Four million customers on prepayment energy meters are expected to save around £80 a year after a price cap was announced by energy regulator Ofgem.
The temporary price cap, which comes into effect in April, was one of the measures recommended by the Competition and Market Authority after its two-year investigation of the energy market.
The levels of the cap vary for gas and electricity by meter type and region.
It will be updated every six months and is expected to stay until 2020.
That is when the roll-out of smart meters is set to be completed, which will benefit prepayment customers who have a smaller choice of tariffs available to them.
However, there have been some concerns about the roll-out of the smart meter programme.
Many prepayment meter customers pay through token or coin operated machines. Some of these customers may have had difficulties paying in the past. Others include some tenants whose landlords have the meters installed in properties.
Competition among suppliers for prepayment customers is less developed than for those who pay by direct debit, cash or cheque, according to Ofgem. This means that there are fewer tariffs available and they are generally more expensive.
Ofgem chief executive Dermot Nolan said: "We want all consumers to enjoy the benefits of a more competitive energy market, regardless of their circumstances.
"Customers who prepay for their energy are denied the best deals on the market available to those using other payment methods.
"They are also more likely to be in vulnerable circumstances, including fuel poverty. This temporary cap will protect these households as we work to deliver a more competitive, fairer and smarter market for all consumers."
Figures published in August last year showed that prepayment customers paid an average of £220 a year more than those on the cheapest deals, so the £80 reduction has been given a guarded welcome by consumer groups.
Gillian Guy, chief executive of Citizens Advice, said: "This cap should stop some of the poorest households paying over the odds to heat and light their homes.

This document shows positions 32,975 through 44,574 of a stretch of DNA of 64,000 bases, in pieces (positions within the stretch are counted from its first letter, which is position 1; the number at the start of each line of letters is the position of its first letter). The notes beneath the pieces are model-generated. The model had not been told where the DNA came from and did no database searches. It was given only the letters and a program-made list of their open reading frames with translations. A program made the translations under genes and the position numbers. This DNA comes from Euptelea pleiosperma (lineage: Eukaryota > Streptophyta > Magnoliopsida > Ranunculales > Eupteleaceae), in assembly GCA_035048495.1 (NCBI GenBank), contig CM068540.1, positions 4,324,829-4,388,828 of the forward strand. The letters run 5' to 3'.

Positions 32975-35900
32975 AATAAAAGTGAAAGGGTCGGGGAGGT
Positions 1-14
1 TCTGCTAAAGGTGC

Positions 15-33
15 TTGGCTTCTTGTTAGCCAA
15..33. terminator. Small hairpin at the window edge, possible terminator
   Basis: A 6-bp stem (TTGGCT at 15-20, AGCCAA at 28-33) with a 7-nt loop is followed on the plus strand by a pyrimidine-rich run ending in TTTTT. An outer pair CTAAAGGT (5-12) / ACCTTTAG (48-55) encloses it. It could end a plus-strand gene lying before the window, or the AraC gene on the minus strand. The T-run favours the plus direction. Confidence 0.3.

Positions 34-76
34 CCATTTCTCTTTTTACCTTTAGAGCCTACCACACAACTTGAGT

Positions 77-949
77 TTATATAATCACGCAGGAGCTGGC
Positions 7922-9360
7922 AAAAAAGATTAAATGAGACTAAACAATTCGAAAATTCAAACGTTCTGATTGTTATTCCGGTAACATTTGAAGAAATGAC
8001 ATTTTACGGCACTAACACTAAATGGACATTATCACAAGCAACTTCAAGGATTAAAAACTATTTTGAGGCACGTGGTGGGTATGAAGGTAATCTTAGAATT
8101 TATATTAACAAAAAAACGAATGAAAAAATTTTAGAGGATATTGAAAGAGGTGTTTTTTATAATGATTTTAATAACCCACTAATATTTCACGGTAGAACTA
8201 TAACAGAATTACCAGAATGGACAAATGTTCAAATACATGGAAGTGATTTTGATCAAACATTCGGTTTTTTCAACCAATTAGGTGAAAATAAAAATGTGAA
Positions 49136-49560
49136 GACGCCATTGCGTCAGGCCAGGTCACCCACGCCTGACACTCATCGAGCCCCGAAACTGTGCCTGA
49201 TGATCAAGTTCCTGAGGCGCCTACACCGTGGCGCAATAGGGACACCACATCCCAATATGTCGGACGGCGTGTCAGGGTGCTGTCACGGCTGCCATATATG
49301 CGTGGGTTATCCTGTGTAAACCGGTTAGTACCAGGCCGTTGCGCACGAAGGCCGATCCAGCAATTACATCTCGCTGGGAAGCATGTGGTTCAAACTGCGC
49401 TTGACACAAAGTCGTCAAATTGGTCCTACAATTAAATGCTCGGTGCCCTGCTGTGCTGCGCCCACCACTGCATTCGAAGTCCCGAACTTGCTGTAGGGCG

"It will help millions save money but action shouldn't stop there.
"The government has rightly expressed concern that loyal customers on standard tariffs are paying over the odds for their gas and electricity.
"It could help more struggling households, including low-income pensioners and families, by extending this cap to people eligible to receive the Warm Homes Discount."
At the end of December 2015, there were four-and-a-half million prepayment electricity accounts and three-and-a-half million gas accounts - representing 17% and 15% respectively of all accounts in the UK.
Lawrence Slade, chief executive of Energy UK, which represents the major suppliers, said: "The industry is committed to ensuring the remedies work to help all consumers, including those on prepayment meters.
"Only last October, the industry launched new prepayment principles to provide improved safeguards for prepayment customers, showing further commitment from the industry to supporting the most vulnerable consumers.
"These principles, coupled with the rollout of smart meters, will improve the experience of prepayment customers and give customers more control over their energy usage and bills, allowing them to both save energy and money."